EmCare is a leading provider of certain specialty hospital services and is recognized as a Strategic Services Provider by Quorum Health Resources, Johnson said. SRMC entered into an advisory consulting relationship with Quorum Health Resources in 2014.




Superintendent’s evaluation and

ballfield update heard by Board

The Nicholas County Board of Education on Monday evening, June 15, announced their annual evaluation of the county Superintendent of Schools.

The Board also heard an update on the new Richwood High School softball field, increased their allotment to the Craigsville Public Library, approved one revised policy and placed one on public comment, approved bids for fuel and food for the upcoming year along with a bid for surplus, approved a request for qualification for a guaranteed energy savings project and agreed to take action at their next meeting on the possible sale of Board-owned property in Canvas.

Present for the meeting were Board President Dr. Lloyd Adkins, Vice-President Phil Berry and members Bob M. O’Dell, Darrell White and Fred Amick.

Superintendent’s Evaluation
The Board met in executive session to discuss the annual evaluation of the superintendent.

After returning to regular session, President Adkins released the following statement: “After evaluating Nicholas County Superintendent of Schools Dr. Keith Butcher, it was determined that the superintendent had met or exceeded all of the goals for the past school year.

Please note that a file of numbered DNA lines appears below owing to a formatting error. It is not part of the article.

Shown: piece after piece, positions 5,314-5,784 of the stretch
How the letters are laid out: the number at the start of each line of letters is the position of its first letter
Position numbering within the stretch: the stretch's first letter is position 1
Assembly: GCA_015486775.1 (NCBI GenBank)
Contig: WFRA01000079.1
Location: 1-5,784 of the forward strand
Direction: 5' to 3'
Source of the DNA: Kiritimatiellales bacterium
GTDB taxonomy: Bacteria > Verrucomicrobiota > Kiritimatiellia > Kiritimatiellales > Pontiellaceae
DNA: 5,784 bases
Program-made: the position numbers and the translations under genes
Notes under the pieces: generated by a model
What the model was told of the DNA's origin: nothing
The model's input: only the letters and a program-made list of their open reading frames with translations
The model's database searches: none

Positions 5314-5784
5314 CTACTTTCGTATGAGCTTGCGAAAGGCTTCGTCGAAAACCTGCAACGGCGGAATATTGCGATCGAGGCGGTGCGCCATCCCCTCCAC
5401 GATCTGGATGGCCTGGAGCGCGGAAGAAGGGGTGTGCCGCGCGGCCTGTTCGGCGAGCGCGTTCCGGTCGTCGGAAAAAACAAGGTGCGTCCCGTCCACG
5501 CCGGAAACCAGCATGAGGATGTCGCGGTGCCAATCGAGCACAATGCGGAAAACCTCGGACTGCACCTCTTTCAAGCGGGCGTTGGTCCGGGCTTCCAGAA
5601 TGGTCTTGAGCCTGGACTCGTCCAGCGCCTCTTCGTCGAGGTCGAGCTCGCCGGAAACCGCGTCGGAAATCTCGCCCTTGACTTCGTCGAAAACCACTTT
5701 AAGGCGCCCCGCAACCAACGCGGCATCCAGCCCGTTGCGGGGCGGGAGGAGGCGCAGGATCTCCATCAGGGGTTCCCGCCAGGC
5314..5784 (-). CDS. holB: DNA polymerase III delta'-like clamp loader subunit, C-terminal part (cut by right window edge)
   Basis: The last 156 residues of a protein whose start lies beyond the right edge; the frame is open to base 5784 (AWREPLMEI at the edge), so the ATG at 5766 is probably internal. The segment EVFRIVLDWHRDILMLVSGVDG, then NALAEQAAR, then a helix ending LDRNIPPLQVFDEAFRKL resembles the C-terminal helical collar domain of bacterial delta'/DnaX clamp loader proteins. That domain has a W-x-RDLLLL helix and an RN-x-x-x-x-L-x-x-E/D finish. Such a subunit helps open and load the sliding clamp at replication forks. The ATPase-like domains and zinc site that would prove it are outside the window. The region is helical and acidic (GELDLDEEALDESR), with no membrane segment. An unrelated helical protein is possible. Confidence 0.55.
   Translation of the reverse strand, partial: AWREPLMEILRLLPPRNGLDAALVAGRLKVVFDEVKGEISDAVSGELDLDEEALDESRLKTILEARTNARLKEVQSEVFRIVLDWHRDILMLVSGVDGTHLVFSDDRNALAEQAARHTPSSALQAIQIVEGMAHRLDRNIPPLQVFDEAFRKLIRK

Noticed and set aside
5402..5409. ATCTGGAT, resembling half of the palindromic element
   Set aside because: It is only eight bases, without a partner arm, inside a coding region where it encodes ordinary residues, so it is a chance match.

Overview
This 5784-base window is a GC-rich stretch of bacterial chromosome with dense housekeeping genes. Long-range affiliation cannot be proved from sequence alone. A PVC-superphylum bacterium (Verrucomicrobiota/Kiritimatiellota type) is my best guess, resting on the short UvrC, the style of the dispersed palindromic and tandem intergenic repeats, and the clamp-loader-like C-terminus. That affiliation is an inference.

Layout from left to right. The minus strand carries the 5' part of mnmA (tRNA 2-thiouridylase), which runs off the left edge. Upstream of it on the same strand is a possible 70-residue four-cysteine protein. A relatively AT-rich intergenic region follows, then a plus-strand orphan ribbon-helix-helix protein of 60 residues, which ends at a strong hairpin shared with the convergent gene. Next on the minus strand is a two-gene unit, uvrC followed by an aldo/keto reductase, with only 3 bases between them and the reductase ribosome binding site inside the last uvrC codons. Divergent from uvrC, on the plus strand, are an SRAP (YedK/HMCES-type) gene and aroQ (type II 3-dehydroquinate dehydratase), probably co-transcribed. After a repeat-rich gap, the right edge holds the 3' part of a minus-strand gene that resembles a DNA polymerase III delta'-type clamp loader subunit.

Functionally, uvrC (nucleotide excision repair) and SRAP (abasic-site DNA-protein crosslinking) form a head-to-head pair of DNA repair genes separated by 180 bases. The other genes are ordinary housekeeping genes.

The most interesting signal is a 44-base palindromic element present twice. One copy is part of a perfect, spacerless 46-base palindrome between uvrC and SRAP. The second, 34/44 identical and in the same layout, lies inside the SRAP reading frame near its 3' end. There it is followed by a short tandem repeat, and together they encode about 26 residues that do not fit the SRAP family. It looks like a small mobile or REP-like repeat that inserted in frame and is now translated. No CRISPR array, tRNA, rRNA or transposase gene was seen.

“Power to the Shelter” Project Underway in Craigsville

A committee of Craigsville residents comprised mostly of St. Luke’s United Methodist Church members have launched the “Power for the Shelter” project.

The purpose of the project is to assist the disaster relief shelter that has been established at the St. Luke’s United Methodist Church Activities building. The church signed a contract with the American Red Cross to become a disaster relief shelter.

Steve Keen, volunteer project manager, explained that the goal of the project is to raise $35,000 to purchase a 100-kilowatt natural gas fueled backup generator for the shelter.

“In order to assure our shelter is ready whenever needed, St. Luke’s needs to complete it with that crucial element by installing a natural gas fueled standby generator,” said Keen.

Based on proposals from qualified electrical contractors/generator suppliers, St. Luke’s expects to do this project for approximately $35,000, and that amount is the goal of this campaign.

“We think it is important for people in our area to know that this Disaster Shelter will be there when needed, and for them to know about the support Red Cross is providing to our community,” said Keen.

The external dimensions of the two-story St. Luke’s Activities Building are 120 feet by 70 feet, and with part of the building having two stories, the total interior floor space is approximately 10,600 square feet.   

Inside is a large open area that has basketball hoops, but this area of about 5,600 square feet is used for all activities that take place at the building. 

The Activities Building’s useable space also includes a fully-equipped commercial-quality kitchen, separate men’s and women’s restrooms with showers, and approximately 7,900 square feet of open areas that can be arranged as needed to meet sheltering or relief needs.

The Activities Building can provide safe accommodations for as many as 280 people forced from their homes by storms or other major events. Those people, as well as others needing support but not seeking a shelter to stay in, will be able to find hot food, water and emergency supplies. If used to provide meals only, the building will be able to seat up to 300 persons per meal.